A few days back, my mom had asked me a simple question: How do you find a great business? Her question led me to recall a great example that billionaire investor Warren Buffett had given in a 1991 lecture at the Notre Dame Faculty. Hedge fund manager Whitney Tilson had kept a transcript of the lecture and this is what Buffett said: “A couple of fast tests about how good a business is. First question is “how long does the management have to think before they decide to raise prices?” You’re looking at marvelous business when you look in the…
A few days back, my mom had asked me a simple question: How do you find a great business? Her question led me to recall a great example that billionaire investor Warren Buffett had given in a 1991 lecture at the Notre Dame Faculty.
Hedge fund manager Whitney Tilson had kept a transcript of the lecture and this is what Buffett said:
“A couple of fast tests about how good a business is. First question is “how long does the management have to think before they decide to raise prices?” You’re looking at marvelous business when you look in the mirror and say “mirror, mirror on the wall, how much should I charge for Coke this fall?” [And the mirror replies, “More.”] That’s a great business…
…The ability to raise prices – the ability to differentiate yourself in a real way, and a real way means you can charge a different price – that makes a great business.”
Put simply, one of the hallmarks of a great business is its ability to raise prices without losing customers in the process.
It’s a valuable trait to have for any business because this protects the company against cost-increases which in turn can help safeguard its profits. In addition, the ability to raise prices would also mean that a company has the ability to grow its business for years on end even if the number of customers it can sell to is stagnant or only inching up slowly.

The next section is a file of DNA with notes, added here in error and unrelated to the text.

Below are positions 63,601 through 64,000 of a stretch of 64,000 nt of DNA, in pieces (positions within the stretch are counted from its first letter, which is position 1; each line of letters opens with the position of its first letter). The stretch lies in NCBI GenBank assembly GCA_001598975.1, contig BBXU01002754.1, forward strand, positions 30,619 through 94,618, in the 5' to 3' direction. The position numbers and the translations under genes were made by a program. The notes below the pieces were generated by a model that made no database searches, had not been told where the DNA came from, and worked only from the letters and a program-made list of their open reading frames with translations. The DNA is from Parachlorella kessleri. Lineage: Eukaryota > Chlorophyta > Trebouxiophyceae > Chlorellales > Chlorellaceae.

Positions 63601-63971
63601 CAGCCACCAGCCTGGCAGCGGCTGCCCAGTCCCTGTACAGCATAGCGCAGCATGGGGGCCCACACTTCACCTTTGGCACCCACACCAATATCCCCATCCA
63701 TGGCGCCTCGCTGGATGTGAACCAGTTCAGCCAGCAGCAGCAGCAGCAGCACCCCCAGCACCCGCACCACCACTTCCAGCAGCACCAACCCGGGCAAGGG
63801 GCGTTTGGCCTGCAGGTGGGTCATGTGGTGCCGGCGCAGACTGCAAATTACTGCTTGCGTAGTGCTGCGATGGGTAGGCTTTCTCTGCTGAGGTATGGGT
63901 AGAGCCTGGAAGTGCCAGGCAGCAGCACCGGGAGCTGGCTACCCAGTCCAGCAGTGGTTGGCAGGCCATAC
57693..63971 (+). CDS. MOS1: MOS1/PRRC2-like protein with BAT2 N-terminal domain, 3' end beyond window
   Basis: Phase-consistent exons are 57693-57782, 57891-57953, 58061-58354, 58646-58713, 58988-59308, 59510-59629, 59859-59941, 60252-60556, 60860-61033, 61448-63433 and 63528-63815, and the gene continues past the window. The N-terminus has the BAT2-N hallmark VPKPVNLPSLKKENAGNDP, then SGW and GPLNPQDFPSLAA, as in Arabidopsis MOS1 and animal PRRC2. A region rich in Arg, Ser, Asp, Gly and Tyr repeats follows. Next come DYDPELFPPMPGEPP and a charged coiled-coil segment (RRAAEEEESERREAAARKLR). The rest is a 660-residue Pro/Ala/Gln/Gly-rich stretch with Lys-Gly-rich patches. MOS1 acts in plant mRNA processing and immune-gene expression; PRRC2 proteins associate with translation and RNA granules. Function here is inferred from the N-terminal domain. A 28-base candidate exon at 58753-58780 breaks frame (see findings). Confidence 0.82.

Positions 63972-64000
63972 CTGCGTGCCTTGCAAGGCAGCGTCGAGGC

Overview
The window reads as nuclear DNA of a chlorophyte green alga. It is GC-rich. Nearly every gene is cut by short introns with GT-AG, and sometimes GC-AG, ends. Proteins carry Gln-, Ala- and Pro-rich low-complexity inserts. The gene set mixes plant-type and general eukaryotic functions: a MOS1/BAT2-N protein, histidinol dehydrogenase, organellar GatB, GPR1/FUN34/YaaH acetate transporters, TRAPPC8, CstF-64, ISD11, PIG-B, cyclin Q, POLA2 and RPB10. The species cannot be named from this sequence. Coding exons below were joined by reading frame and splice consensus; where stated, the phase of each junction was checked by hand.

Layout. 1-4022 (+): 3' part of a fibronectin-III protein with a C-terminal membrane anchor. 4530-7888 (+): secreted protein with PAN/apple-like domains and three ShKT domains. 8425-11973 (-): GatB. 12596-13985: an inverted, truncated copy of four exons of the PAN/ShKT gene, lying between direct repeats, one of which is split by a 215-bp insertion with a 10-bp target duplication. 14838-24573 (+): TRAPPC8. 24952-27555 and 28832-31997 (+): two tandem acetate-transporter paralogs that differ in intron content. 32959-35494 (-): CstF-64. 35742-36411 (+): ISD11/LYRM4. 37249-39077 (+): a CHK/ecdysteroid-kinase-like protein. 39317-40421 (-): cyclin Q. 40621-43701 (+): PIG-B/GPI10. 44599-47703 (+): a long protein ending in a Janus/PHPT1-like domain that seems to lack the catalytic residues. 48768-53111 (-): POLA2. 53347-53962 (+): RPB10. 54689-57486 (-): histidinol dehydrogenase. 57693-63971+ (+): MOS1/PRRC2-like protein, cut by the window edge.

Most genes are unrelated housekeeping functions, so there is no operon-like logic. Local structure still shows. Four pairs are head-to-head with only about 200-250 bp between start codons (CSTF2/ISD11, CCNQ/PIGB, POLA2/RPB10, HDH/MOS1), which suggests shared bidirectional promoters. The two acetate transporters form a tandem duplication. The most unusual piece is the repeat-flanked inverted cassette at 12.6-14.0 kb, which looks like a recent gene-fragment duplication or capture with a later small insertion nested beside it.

For investors, this is a very useful tool-kit to add to our investing arsenal because the price of a share will eventually reflect the strength and performance of its underlying business and it’s thus great to know what makes for a strong business.
Keeping all these in mind, what are some of the companies in Singapore which might possess pricing power? Healthcare services provider Raffles Medical Group Ltd (SGX: R01) might be one.
As you can see in the chart below, Raffles Medical’s Hospital Services business segment (which houses most of the business activities of the company’s flagship Raffles Hospital) has displayed strong and consistent revenue growth since 2002 (the year Raffles Hospital was officially opened):
Source: S&P Capital IQ; revenue figure includes inter-segment transactions
In a recent chat I had with the company’s investor relations department, I found out that the Hospital Services segment’s top-line growth in recent years had come about from both volume growth and pricing increases and both factors had a roughly equal-split in terms of importance. The fact that Raffles Hospital could raise its prices and still treat more patients can be seen as a clue that Raffles Medical may perhaps have pricing power.
This may be a strong factor behind Raffles Medical’s impressive profit growth – the company’s earnings had jumped 14-fold from S$4.5 million in 2002 to S$67.6 million in 2014 – and subsequently, its market beating share price returns. To the latter point, Raffles Medical’s shares have gained 1,460% in price from S$0.29 at the start of 2002 to S$4.55 today; over the same timeframe, Singapore’s market barometer, the Straits Times Index (SGX: ^STI) has grown by just 105% in price.
A Fool’s take
Buffett places a special emphasis on a business’s pricing power because it can help do wonderful things for the business’s results. This then in turn can lead to great investment returns.
Do you know of any more companies which might possess formidable pricing power? If you can find one, then you might just have found yourself a worthy investment candidate (provided its share price is not too pricey of course!). And oh – please share the names of the companies in the comments section below!
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The information provided is for general information purposes only and is not intended to be personalised investment or financial advice. Motley Fool Singapore writer Chong Ser Jing owns shares in Raffles Medical Group.